2,700 km across the country, Tina Beaudry-Mellor, Chief Economic Growth Officer at Economic Development Regina (EDR), echoes that need to change the face of agriculture, but at a whole other scale. This prairie capital has emerged as a global agtech powerhouse, boasting a who’s who roster of world-leading agribusiness and food companies. Because innovation is paramount in this hyper-competitive space, Regina’s several higher ed institutions are complemented by a R&D “supercluster” and a start-up ecosystem that’s attracting big venture capital.
For Beaudry-Mellor, Regina’s agtech focus has real urgency. “The world’s population will outstrip the available land by 2050. We’re approaching a situation where global food demand exceeds supply,” she asserts. That makes Regina’s food producing prowess vital far beyond Saskatchewan’s borders. “We can help grow more food, protect the environment, and work with the coolest tech around. It’s where the environment and human purpose connect. It’s a progressive place to be – a mission to feed people with healthy sustainable food over the long term,” Beaudry-Mellor argues.
Surrounded by 80% of Canada’s farmland, Regina is positioning itself at the centre of the sustainable agricultural revolution, spurred by Canada’s first venture-backed Agtech Accelerator – a game-changer for the sector. While up-and-coming companies are innovating in areas like autonomous and sustainable farming, Regina’s latest coup – a $2-billion renewable diesel fuel and canola-crushing plant – is a major leap forward for carbon-reduction initiatives as well.
Today’s agriculture profile is diverse and technically advanced. Like her counterparts in Lincoln, Beaudry-Mellor is adamant that it’s time to change outdated perceptions of the sector: “We need to change how people think about farming and agriculture. People think of it as outdated, backwards – an old man’s industry. People don’t realize how much data mapping and analytics are involved. It’s about growing more food on the same land with less impact on the environment. There’s an outdated view of the role of women in agriculture too that’s fundamentally false. It’s not uncommon to see women driving combines. Many women are COOs of the operation. It’s women who are telling the food story.”
Rural 4.0: re-thinking agriculture
Agriculture can be a powerful force for social change and economic equity as well. Saskatchewan has the largest Indigenous agriculture population in Canada. In various interviews, Chief of Cowessess First Nation, Cadmus Delorme, argues that agriculture is a key economic driver of economic self-sustainability for Cowessess. As Beaudry-Mellor notes, “it brings reconciliation full circle. We have to use this opportunity for economic reconciliation.”
Beaudry-Mellor sees sustainability as a key part of Regina’s brand story: “It’s a criteria for investment. Lots of corporations are struggling with ESG,” she notes, referencing requirements for environmental, social, and governance reporting. “Consumers are using their wallets to vote… food traceability and shared values matter. The ability of a place to tell that story in a compelling way is key. It’s got to be a holistic proposition.”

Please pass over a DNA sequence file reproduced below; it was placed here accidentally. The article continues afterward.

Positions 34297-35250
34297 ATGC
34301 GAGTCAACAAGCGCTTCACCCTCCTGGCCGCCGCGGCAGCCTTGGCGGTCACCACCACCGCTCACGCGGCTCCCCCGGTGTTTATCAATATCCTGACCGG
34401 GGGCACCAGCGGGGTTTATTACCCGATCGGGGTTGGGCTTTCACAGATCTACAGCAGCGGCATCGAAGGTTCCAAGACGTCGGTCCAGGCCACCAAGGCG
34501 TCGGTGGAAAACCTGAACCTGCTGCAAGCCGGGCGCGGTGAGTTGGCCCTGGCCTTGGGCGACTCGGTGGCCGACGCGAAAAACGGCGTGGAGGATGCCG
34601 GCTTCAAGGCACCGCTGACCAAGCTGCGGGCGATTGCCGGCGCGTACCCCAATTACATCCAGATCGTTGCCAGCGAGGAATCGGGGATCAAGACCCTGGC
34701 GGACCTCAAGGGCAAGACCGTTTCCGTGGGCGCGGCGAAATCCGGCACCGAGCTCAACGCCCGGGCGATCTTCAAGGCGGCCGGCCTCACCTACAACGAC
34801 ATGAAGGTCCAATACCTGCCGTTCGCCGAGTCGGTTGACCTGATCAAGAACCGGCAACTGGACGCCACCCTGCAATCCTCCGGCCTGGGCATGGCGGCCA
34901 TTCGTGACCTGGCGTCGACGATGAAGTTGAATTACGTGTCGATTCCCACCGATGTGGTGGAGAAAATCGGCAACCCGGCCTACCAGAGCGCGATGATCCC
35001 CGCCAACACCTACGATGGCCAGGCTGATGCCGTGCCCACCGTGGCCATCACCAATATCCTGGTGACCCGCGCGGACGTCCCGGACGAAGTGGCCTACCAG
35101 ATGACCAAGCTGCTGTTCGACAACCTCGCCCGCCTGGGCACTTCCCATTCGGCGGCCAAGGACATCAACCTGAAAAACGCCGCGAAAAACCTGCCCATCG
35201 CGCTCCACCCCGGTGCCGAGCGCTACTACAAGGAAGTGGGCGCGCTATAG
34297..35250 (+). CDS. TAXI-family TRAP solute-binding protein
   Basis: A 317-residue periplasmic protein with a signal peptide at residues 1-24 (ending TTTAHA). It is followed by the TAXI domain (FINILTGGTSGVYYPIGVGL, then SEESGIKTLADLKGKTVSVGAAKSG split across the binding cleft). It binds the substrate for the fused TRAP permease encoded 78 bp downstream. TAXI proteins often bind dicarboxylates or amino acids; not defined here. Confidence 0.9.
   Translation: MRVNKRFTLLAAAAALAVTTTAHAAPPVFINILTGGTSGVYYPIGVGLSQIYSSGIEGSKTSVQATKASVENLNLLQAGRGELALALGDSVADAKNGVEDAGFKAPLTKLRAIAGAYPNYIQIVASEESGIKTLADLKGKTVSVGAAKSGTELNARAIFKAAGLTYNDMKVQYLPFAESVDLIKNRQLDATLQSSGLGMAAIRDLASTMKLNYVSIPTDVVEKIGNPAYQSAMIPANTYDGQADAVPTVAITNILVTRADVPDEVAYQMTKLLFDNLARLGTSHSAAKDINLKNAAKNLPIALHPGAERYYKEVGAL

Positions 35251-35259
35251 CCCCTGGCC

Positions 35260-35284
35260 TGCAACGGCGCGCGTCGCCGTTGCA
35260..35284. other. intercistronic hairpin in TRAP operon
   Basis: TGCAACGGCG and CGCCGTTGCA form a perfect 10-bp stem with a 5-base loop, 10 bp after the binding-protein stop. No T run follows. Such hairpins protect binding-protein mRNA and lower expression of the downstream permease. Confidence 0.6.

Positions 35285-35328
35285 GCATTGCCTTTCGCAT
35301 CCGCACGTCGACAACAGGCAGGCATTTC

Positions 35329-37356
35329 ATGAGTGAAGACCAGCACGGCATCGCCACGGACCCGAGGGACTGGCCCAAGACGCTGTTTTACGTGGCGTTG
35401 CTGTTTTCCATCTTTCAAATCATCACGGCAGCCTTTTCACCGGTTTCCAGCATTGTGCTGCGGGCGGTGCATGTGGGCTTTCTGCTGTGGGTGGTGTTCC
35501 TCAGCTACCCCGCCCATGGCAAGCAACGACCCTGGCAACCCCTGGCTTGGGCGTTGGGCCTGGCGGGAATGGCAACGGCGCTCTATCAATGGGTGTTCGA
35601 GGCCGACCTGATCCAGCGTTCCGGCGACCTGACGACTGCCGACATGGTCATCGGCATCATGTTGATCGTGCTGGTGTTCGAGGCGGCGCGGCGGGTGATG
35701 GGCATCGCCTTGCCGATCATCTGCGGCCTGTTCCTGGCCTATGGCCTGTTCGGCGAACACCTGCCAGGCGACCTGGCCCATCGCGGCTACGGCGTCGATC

While EDR is building Regina's brand internationally as a capital for agtech movers and shakers, it’s also hoping to build resident pride in the city’s “homegrown” ingenuity – an upstart trait that feeds a rich mix of cultural, sport, recreation, festival and event offerings for visitors. Regina’s reputation as a premiere host city is underscored by having the largest integrated event facilities in Canada. For Beaudry-Mellor, tourism and economic development are natural complements: “Most people think of tourism as big events. The smartest cities see these as investment opportunities. Done well,” she suggests, “tourism is a great conversion tactic – turning visitors into residents, local businesses and investors.”
In Lincoln, Britnie Bazylewski is upbeat about how the Niagara Benchlands brand proposition is enabling multiple sectors and communities to pull together in new ways: “Everyone wants to be part of something. People want to own their own piece but still come together as a community with one voice and direction. We’re setting Lincoln ablaze. We’re seeing a real hunger for cross-sector collaboration. People are willing to take new risks and see what else they can do for bigger impact. They’re not myopic. That’s new and exciting. We have amazing partners who are igniting the potential of our talent.” Di Ianni also believes this brand momentum reinforces the synergies of tourism and economic development. “As we're attracting early investment,” he explains, “it helps lots of small hamlets also get more investment.”
For Bazylewski, the global success of the Niagara wine industry (and its innovations like icewine), offer learnings for sustainable tourism and economic development. “We’re always looking for new ways to innovate. We want this to be a food innovation hub. We intend to put Lincoln on the map as a world-class destination. There’s lots of opportunity to show the world what we have to offer. We can grow and still protect our rural roots – it all comes back to the land and the people.”
While the differences between Niagara Benchlands and Regina in terms of size and geography are significant, they both point to the importance of place branding and storytelling in making the case for investing in sustainable agricultural communities of all types – as visitors, as career options and as places that matter. It’s powerful food for thought because we all have a stake in how well they grow.